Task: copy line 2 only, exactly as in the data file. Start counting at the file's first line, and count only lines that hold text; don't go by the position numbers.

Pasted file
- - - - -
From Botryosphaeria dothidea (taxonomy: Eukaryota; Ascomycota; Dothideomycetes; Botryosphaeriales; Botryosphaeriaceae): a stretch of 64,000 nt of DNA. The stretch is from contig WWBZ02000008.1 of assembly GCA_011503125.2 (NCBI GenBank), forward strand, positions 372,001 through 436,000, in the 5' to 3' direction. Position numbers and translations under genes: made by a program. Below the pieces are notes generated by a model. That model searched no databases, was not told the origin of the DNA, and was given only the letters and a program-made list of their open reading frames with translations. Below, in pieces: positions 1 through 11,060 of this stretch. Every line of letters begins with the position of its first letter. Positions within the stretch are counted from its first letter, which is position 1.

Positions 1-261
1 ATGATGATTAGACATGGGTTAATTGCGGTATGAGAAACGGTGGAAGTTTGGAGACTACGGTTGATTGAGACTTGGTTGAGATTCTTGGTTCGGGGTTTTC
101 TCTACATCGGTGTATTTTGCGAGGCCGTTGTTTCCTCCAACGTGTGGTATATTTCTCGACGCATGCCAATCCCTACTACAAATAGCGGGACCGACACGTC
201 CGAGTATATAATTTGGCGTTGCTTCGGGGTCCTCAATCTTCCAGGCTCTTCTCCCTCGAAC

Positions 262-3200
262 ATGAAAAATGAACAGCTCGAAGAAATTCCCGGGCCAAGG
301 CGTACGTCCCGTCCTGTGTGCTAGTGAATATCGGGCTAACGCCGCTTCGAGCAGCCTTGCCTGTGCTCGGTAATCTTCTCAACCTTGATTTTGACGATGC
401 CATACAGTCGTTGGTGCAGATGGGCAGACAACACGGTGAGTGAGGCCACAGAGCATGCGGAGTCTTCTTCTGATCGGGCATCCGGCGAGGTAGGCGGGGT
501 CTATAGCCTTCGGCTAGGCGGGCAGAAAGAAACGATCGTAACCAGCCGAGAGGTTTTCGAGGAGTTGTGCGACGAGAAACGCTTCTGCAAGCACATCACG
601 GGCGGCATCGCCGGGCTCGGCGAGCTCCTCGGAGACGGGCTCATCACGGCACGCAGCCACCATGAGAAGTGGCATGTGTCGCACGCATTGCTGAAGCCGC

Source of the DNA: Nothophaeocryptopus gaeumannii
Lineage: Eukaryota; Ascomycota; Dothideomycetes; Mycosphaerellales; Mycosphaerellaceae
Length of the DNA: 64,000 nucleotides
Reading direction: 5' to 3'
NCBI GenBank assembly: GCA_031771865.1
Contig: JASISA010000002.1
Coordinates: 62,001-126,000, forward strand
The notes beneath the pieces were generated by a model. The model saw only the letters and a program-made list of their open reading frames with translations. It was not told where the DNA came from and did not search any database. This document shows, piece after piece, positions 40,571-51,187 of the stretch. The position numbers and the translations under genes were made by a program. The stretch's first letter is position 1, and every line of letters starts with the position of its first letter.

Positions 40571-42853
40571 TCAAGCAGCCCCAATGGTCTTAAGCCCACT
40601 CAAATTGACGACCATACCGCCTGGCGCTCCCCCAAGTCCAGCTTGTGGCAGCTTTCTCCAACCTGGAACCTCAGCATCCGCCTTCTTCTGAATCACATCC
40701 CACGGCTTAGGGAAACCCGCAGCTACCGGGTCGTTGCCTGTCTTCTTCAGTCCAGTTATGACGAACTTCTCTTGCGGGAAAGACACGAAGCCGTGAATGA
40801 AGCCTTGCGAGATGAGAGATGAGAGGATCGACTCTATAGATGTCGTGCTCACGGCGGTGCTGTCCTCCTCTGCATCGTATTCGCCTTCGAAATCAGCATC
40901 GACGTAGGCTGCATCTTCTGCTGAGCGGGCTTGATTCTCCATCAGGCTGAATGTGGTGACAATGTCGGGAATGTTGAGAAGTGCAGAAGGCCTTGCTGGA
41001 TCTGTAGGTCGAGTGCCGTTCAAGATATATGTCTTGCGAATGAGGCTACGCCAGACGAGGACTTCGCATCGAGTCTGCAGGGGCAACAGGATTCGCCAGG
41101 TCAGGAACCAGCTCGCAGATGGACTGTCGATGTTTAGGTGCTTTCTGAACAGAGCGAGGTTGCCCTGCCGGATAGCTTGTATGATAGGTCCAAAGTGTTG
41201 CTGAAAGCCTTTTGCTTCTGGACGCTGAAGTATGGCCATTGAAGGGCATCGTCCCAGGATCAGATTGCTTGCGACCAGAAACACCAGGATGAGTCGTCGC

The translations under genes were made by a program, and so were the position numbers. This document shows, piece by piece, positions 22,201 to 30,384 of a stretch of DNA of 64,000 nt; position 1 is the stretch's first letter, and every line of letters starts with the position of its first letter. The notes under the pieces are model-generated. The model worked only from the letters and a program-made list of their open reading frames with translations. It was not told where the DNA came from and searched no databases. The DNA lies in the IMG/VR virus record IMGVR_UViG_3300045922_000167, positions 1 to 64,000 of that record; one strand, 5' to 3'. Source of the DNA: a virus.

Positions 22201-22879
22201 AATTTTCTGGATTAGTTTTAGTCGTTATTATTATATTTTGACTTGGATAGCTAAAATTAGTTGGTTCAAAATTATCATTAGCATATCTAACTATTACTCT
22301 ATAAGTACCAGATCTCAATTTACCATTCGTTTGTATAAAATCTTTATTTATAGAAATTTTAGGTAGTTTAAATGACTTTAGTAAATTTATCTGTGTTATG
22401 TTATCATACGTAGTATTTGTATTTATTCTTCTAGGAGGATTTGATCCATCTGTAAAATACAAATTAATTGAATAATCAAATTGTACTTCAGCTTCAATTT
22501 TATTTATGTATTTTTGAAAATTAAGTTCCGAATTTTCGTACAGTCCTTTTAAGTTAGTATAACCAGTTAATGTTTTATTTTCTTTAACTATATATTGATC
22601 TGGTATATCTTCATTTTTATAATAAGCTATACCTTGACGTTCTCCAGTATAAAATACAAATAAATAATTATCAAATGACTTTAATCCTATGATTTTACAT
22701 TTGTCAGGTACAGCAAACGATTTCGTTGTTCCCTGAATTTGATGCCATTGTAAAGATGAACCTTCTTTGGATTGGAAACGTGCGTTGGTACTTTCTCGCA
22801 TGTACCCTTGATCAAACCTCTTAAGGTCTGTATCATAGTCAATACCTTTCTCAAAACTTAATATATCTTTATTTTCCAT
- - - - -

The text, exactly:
Positions 1-261